• Kabbalism - spiritual philosophy on the enlightenment of the soul, connecting to God. Has greatly influenced Western and Jewish mysticism and religions, especially modern New Age religions.
  • Magic squares oldest ones in Europe are found in Spain by at least 1283AD, in the Biblioteca Vaticana (cod. Reg. Lat. 1283a), however, probably date much early to around 900-1000AD. They are of religious importance but if anything a mathematical curiosity.
  • Opus dei - a catholic order that has encourage austere and ascetic life for Catholics.
  • Palmarian Catholic Church
  • Sephardism - the culture of Spanish Jews. The great achievements of Sephardic (Spanish) Jews in literature, art, philosophy and the sciences in the middle ages has been considered the Golden Age of Judaism in general and has influenced the world. The achievements, alongside their Christian and Muslim brothers helped Europe free itself from the Dark Ages through their works and ancient works translated to Latin.
  • Spanish Alchemy - a touchy topic as it is partly science and partly religious, but has influenced our spiritual and scientific beliefs. Spain was one of the five great centers of alchemy alongside Egypt, Greece, India and China. Spanish/moorish alchemist greatly influenced medieval and renaissance scientist, including Newton, and captivated the minds of poets and authors.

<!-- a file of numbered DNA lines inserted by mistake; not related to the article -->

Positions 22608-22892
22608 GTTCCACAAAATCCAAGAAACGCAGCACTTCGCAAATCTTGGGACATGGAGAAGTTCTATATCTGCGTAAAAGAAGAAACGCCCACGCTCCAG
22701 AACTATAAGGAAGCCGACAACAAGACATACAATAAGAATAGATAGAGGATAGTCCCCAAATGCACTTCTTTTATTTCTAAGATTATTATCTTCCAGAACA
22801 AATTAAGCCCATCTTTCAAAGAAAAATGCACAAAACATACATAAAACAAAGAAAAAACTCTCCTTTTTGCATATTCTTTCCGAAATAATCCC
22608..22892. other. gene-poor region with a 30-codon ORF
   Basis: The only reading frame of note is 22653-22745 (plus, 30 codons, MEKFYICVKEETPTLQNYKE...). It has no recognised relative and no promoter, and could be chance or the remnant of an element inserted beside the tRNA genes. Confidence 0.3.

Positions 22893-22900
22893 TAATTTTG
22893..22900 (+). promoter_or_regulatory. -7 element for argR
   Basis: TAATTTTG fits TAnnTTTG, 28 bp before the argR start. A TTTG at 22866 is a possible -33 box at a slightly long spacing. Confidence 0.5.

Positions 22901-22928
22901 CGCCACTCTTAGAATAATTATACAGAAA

• Works of Maimonides

Transportation

Pitcairn PCA-2 autogyro, build in the U.S. under Cierva license, 1961.
  • First flying/gliding machine by Ibn Firnas. 500 years before Leonardo was even born, Ibn Firnas designed, built and tested his own flying machine using it to fly from the tallest minaret in Cordoba, Spain. Ibn Firnas reportedly flew but then had trouble landing and crashed. Luckily the great man did not die and went off to build the first planetarium. Some say there was a second attempt off of the tallest cliff in the vicinity of Cordoba. In the writings of Ibn Firnas we know that after his failed landing he was able to come up with a better design for landing and greater control - by inventing the tail, like planes and helicopters today.